Review: Jack Foley
SHERYL Crow's sixth studio album, Wildflower, probably
rates among the most pensive of her career but remains a thoroughly
enjoyable listen to boot.
There is something effortlessly calming about her glistening
vocals that bring with them a welcome and knowing sense of familiarity.
Take her most recent single, Good Is Good, for instance,
which features some fine Dylan-esque slide guitar before easing
into Crow's sultry vocals.
It's classic Crow in style and washes over you with all the polished
production values fans have come to expect.
The same high values are embodied in the rest of the long-player,
even though, as stated, things tend to be a little more pensive
Only a handful of tracks recall the breezy abandon of earlier
work such as Every Day Is A Winding Road but fans probably
Tracks like Chances Are feel far more reflective, especially
when enshrined in lyrics such as 'I was lost inside a daydream,
swimming through the saline'.
Once again, however, Crow's sweet vocals are augmented by a beguiling
guitar riff that hovers over the daydream like a humming bird.
Title track, Wildflower, is another tender ballad, more
akin to the soft, whispery style of Katie Melua than Crow's breezier
country moments - but it is evidence of an artist who continues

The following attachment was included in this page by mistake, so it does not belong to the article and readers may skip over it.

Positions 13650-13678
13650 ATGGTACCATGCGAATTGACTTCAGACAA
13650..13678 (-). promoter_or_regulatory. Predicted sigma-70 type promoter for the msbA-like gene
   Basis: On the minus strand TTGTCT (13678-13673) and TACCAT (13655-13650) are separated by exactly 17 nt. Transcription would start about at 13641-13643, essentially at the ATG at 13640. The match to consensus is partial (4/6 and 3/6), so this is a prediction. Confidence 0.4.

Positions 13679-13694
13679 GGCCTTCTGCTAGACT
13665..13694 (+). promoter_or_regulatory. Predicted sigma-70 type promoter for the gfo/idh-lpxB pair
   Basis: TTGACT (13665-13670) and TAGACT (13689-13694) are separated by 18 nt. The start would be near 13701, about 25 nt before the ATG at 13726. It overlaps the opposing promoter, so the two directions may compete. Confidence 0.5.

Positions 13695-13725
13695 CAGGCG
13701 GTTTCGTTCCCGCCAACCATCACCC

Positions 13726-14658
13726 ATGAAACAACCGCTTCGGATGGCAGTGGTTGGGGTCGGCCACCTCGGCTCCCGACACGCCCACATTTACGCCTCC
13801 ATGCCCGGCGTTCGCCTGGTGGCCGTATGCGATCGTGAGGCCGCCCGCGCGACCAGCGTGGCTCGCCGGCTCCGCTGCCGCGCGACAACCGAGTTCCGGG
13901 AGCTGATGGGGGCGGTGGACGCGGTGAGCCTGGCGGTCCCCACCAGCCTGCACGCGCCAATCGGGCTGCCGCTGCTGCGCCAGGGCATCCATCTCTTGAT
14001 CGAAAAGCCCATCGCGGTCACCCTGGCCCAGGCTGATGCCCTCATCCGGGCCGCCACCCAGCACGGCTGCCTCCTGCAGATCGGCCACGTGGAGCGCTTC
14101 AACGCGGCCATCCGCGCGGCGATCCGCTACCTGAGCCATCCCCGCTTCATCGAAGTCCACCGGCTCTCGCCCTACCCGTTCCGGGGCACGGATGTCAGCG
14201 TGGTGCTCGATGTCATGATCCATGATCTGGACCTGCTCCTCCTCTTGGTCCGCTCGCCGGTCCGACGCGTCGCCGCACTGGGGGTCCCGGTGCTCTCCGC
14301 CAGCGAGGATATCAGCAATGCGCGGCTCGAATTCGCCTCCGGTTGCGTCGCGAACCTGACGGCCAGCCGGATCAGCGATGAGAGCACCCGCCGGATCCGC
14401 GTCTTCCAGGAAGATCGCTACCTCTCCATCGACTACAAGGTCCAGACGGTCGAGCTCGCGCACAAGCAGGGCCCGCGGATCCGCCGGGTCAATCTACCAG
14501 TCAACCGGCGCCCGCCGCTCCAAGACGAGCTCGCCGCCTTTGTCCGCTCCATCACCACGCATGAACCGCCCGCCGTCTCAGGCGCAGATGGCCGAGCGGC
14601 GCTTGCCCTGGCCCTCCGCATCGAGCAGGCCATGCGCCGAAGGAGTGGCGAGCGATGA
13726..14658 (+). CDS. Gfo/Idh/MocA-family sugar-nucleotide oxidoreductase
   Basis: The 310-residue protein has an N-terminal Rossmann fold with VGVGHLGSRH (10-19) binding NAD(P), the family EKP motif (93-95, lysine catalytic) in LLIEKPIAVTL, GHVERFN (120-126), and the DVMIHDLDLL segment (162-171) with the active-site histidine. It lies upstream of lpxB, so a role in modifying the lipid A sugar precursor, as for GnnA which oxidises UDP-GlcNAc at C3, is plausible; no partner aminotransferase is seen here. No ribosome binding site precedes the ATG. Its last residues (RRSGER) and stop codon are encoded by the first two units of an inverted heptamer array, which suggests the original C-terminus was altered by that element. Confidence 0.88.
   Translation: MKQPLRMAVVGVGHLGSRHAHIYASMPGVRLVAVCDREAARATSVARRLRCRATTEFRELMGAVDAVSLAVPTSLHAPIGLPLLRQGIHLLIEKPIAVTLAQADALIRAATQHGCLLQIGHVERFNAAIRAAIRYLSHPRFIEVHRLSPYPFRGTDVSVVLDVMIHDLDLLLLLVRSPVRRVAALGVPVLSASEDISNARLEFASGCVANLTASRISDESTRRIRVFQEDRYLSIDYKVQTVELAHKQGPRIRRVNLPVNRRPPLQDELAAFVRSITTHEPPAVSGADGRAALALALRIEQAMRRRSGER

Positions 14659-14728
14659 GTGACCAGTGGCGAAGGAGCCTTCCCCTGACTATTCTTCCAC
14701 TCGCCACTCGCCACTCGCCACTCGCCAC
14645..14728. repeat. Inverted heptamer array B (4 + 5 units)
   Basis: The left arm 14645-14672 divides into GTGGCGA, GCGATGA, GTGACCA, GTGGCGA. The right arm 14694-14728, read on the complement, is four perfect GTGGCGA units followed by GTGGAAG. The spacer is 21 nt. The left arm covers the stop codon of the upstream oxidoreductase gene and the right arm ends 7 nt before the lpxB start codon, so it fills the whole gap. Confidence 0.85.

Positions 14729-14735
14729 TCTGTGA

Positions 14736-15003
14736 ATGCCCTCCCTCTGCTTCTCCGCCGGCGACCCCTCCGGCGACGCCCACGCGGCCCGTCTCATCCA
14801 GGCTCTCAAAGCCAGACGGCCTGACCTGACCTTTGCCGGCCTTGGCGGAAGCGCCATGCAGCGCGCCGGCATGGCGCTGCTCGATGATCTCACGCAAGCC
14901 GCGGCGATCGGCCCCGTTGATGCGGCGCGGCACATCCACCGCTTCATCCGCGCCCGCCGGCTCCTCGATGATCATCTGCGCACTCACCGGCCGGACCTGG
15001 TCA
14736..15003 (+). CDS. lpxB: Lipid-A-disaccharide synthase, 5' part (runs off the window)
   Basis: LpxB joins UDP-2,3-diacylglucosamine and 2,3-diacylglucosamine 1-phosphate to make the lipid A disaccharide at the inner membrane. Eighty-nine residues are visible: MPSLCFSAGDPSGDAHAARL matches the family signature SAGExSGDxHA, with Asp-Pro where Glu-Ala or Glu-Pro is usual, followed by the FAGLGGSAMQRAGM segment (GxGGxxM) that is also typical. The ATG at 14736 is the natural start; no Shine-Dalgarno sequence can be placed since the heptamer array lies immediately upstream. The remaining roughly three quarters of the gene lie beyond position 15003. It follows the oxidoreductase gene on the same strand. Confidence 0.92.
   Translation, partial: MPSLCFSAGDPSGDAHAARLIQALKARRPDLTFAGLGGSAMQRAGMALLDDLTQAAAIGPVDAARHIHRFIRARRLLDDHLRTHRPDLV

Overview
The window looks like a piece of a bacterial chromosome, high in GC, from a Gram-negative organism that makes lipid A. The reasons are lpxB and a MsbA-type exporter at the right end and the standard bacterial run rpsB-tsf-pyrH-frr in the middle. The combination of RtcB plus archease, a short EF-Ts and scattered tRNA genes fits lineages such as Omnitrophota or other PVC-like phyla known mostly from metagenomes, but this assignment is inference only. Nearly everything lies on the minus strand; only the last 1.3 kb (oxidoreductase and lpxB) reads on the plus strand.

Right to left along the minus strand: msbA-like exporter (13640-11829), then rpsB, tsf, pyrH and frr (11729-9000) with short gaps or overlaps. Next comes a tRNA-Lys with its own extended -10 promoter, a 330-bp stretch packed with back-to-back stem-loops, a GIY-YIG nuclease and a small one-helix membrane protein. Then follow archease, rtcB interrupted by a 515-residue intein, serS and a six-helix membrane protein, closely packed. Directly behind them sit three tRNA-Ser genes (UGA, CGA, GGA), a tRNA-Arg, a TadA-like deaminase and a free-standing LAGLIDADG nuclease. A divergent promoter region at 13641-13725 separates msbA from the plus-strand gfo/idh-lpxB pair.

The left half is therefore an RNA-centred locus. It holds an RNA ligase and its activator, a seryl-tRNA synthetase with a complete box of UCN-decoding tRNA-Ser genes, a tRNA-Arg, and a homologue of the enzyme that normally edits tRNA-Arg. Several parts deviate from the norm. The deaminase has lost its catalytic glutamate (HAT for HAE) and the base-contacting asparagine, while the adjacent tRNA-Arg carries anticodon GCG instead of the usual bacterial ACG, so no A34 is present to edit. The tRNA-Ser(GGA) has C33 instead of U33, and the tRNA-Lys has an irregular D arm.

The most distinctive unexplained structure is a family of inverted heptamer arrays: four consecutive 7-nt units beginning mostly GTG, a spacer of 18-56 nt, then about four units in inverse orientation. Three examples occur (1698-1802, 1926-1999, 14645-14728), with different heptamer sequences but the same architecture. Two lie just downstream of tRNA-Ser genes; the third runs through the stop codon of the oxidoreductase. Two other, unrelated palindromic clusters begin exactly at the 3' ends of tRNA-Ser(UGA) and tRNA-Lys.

to mature, complete with a cinematic strings section.
For this reviewer, however, the highlights come in the form of
the livelier tracks, such as the joyously upbeat Lifetimes,
with its hammond organ and clap-happy beat.
Lyrically, it's also quite enchanting, featuring a catchy chorus
that boasts 'we could live lifetimes in a single day, no matter
what you do I love you anyway'.
Likewise, Live It Up which opens in similarly lively
fashion and boasts some cheeky, ironic lyrics that give way into
a genuinely rousing chorus.
Elsewhere, there is a gentle melancholy surrounding the piano-driven
Always on Your Side that is mirrored in the forthcoming
single, Where Has All The Love Gone, a musically more
upbeat effort that still casts a disenchanted eye over the state
of the world as it stands today.
Its wimsical lyrics underline the pensive tone of the album,
opening with the telling line 'today, I saw the strangest thing
on the evening news, a man who isn't sad at all by what's going
What's more, it comes with a vocally assured, multi-layered chorus
and another enchanting string arrangement that serves to emphasise
the overall quality of Crow's songwriting.
Another future single, I Know Why, opens the album in
similarly impressive fashion, this time incorporating some banjo.
It serves to ensure that the intelligent, provocative and enchanting
Wildflower blossoms into one of Crow's finest albums